Allen Ginsberg
[Poet and writer, b. 1926, Newark, New Jersey, d. 1997, New York.]

 We are all exposed to the flash bulb of death. 
 The poignancy of the photograph comes from looking back to a fleeting moment in a floating world. The transitoriness is what creates the sense of the sacred. 
 Whoever controls the media—the images—controls the culture. 
 The sacramental quality [of photographs] comes from an awareness of the transitory nature of the world, an awareness that it’s a mortal world, where our brief time together is limited and it’s the one and only occasion when we’ll be together. This is what makes it sacred, the awareness of mortality, which comes from a Romantic conception (Keats’s) as well as a Buddhist understanding (as in the “Shambhala” teachings of Chogyam Trungpa, Rinpoche).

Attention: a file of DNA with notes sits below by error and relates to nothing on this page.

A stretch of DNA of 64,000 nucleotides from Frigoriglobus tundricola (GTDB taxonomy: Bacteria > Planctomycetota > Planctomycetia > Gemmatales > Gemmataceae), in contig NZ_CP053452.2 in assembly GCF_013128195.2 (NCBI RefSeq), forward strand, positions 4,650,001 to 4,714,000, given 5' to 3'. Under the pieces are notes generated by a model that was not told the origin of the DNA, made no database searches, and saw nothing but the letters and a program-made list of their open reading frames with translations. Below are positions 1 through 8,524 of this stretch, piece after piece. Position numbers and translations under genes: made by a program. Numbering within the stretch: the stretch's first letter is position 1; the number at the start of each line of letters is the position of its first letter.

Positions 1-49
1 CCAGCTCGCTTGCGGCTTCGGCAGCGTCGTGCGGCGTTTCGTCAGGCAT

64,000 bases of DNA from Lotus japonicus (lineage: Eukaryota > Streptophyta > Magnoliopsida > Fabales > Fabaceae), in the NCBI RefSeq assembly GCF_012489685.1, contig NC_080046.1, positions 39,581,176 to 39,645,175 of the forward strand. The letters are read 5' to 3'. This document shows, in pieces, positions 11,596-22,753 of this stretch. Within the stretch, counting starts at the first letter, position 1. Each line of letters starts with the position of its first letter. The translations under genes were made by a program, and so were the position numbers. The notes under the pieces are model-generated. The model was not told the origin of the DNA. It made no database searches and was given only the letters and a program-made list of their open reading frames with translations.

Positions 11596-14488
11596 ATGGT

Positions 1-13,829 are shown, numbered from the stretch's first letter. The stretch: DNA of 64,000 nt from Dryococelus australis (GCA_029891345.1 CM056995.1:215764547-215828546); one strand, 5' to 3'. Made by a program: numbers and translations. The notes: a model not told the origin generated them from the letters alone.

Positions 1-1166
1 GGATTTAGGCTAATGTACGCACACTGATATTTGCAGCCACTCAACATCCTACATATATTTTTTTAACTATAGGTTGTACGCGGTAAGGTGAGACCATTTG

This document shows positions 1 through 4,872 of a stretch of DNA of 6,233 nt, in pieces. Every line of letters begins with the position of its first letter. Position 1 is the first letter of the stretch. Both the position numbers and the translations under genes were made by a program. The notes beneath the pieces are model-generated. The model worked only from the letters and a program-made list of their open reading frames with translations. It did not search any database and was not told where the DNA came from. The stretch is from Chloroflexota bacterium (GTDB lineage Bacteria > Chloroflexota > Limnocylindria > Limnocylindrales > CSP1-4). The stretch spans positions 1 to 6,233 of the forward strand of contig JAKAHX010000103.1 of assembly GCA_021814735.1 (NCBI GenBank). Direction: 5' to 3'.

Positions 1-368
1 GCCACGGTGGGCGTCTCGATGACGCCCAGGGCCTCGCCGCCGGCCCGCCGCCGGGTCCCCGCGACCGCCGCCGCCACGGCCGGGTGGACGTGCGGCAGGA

An unnoticed corner of the world suddenly becomes noticed, and when you notice something clearly and see it vividly, it becomes sacred. (On Robert Frank’s photography) 
 You can’t photograph everything. 
 Ordinary mind includes eternal perceptions. Notice what you notice. Observe what’s vivid. Catch yourself thinking. Vividness is self-selecting. And remember the future. 
 What would I want to know if I were looking at a photograph of Rimbaud and Verlaine together? What were they doing that day? What had they been talking about? What were they occupied with? Where was it? (On writing captions) 
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